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Is it correct for anyone to just post a narration or a holy vers which is related to the question and give a personal interpretation based on an internet search? I mean there are tons of hadithes and millions of opinions.

So should a question be not more specific, like, for example: Is it halal to do this and that according to the opinion of scholar X, whom I am trusting to be a skilled mujtahid. And shouldn't the answer look more like: "In the view of X this halal. I can show you clear evidence that this is really his opinion." and not like "there is a hadith, my interpretation is this, and that's why it is halal."

I mean ijtihad is nothing users should be doing here based on the limited amount of ahadith (narrations) or holy verses they know.

Or in other words: Isn't it the beser way to ask for a Fatwa?

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I don't like the idea of restricting answers with the goal of making sure they are correct. Anyone can answer questions according to their own reasonable understanding and interpretation of Islamic sources. Questions often do not have consensus answers even among scholars. If someone is interested in answers from a particular viewpoint or scholar they should explicitly state that in their question. Otherwise when someone asks a question anyone can post an answer according to their own understanding of Islam and Islamic sources. If you think an answer is invalid or not good enough don't censor it, write a better one yourself!

Please keep in mind that as explained in the help center this is not a fatwa site. Like Wikipedia, this site makes no guarantee of validity. It does not offer professional (particularly fatwa) advice. Information provided on the site should be treated as if it came from a crowd of your friends.

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Bismillah.

I'll give you my opinion on the matter since pretty much all the answers will be opinions because I believe there isn't a wrong answer to this question.

In my opinion, most questions that are asked on this site that can be somewhat related to the days of the Prophet (PBUH) are, or should be, answered with a citation of a hadith. In retrospect, there wouldn't be an opinionated answer from a certain scholar because, if something was present during the life of the Prophet (PBUH) and a hadith exists, then only that can be the correct answer. For example, a very broad question related to prayer, for instance the correct movements, was surely a question that was raised during the life of the Prophet (PBUH). Therefore, there wouldn't be "opinions" on the subject, and hence, a hadith would be cited to answer the question without the need to say, as you mentioned, "according to scholar X...". Thus, all opinions on the subject should be the same.

Other questions that may not have been exactly applicable during the days of the Prophet (PBUH) are a different matter, however, and relate more to the issue raised by your question. A quick and easy example might be fasting in countries where in the summer, the sun does not set for a couple of days, or when the sun doesn't rise in the winter: what to do? Clearly, since this type of question may not, or rather wasn't, applicable during the life of the Prophet (PBUH), and therefore no hadith would exist, then this is where opinions come in. As a result, a person asking a related question might start, and I agree with you, their question by saying: "according to scholar X...". These types of questions, from my experience, create many opinionated answers due to the fact that the issue was not raised during the life of the Prophet (PBUH).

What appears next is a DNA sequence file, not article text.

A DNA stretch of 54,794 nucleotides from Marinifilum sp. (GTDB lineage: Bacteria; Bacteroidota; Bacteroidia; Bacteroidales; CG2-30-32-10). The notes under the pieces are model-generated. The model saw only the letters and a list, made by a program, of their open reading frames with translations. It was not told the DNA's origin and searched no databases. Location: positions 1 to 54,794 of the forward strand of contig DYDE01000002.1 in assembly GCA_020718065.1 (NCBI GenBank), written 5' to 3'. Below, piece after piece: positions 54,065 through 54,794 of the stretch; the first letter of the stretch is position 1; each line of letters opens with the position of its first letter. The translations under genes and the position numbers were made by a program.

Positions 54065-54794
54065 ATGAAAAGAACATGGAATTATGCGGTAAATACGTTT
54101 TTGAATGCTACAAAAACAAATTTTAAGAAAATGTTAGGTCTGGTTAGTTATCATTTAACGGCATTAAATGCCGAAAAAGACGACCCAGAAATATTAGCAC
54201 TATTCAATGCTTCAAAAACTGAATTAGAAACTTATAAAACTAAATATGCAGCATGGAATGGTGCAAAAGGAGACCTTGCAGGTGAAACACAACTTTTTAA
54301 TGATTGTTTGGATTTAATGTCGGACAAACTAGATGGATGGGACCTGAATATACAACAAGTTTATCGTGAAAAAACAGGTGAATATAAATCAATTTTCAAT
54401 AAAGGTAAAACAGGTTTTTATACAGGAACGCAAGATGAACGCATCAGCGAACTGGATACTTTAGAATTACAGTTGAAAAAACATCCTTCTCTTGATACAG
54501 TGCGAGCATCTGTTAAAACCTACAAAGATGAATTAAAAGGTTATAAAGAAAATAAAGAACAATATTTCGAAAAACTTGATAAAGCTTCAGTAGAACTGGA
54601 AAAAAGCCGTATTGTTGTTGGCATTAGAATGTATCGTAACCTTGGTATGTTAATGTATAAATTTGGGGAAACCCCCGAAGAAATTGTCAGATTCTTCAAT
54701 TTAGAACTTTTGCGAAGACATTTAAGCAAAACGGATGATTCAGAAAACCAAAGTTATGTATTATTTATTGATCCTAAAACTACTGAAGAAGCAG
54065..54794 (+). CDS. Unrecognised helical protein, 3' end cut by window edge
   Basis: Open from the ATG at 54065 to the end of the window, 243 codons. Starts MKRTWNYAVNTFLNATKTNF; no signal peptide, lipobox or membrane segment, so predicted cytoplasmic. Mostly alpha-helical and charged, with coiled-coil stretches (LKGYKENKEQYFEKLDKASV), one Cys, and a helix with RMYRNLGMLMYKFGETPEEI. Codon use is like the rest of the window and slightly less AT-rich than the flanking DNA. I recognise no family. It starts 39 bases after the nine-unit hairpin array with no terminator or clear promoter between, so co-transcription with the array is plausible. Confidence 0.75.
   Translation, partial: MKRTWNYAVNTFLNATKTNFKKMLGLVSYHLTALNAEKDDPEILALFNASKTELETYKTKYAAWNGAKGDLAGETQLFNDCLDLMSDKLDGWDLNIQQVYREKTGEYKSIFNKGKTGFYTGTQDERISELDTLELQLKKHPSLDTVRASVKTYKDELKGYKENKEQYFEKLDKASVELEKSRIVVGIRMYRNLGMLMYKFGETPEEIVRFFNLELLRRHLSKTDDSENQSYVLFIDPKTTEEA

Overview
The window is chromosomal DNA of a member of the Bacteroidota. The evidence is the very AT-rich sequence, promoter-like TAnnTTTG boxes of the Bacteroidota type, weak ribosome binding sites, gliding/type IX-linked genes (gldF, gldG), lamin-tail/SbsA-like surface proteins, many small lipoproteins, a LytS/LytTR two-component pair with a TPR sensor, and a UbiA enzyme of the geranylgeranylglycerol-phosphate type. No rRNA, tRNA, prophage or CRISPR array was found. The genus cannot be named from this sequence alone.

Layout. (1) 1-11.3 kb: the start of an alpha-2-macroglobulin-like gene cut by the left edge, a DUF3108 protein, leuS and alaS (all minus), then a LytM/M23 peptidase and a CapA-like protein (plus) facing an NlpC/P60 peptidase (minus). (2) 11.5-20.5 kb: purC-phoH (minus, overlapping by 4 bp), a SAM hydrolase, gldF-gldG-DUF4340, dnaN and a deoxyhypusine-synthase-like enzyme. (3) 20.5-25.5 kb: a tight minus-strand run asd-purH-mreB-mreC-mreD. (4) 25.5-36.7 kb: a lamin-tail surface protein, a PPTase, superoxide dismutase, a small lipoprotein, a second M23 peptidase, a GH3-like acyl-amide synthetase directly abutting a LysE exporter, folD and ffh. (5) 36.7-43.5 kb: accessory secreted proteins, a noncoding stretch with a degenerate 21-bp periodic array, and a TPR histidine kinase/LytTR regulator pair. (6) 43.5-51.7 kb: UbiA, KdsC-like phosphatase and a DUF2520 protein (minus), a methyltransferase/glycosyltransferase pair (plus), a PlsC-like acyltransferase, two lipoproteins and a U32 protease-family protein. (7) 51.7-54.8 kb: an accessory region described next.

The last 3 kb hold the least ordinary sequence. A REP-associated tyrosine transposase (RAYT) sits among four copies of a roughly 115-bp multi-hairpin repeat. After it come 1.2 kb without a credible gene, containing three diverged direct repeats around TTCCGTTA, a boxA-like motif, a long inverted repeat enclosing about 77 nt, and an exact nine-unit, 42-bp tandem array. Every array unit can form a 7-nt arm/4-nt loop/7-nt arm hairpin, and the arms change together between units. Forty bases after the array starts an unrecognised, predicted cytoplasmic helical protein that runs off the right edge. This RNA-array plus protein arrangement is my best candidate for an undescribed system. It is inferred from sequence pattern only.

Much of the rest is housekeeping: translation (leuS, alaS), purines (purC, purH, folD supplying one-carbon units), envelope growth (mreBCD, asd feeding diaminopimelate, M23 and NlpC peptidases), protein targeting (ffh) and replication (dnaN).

So, all in all, it really becomes a question of whether the issue may have been raised during the life of the Prophet (PBUH), and hence a hadith exists, therefore, there really shouldn't be two opinions by scholars. Or on the contrary, the issue may not have been raised during the life of the Prophet (PBUH) in which case questions should ideally start by "according to scholar X...", as you mentioned, since many opinions could be present in the matter.

Again, this is just my opinion on the matter as there probably isn't a wrong answer to your question.

  • The problem with Ahadith is: How do you know that it is correct or correctly interpreted? If it were like you say, that there is no 'opinion' on questions that could have been raised in the our prophets time (s.) and "all opinions on the subject should be the same" - why are they not? Why do we have a lot of different accepted ways of prayer for example. If it were so clear, why would Shafi'i have another view on the prayer than Abu Hanifa, for example. So obviously there always were opinions and different views. – Sadik May 9 '14 at 13:53
  • I see what you mean. But I guess things change over time. During the life of the Prophet (PBUH), anyone with an Islam related question, for example about prayer, could just go and ask the Prophet (PBUH) himself. Today it is obviously not the case so some scholars are obliged to come out with opinions from time to time but surely there aren't many if a question is based on a hadith? – Adam May 9 '14 at 14:00

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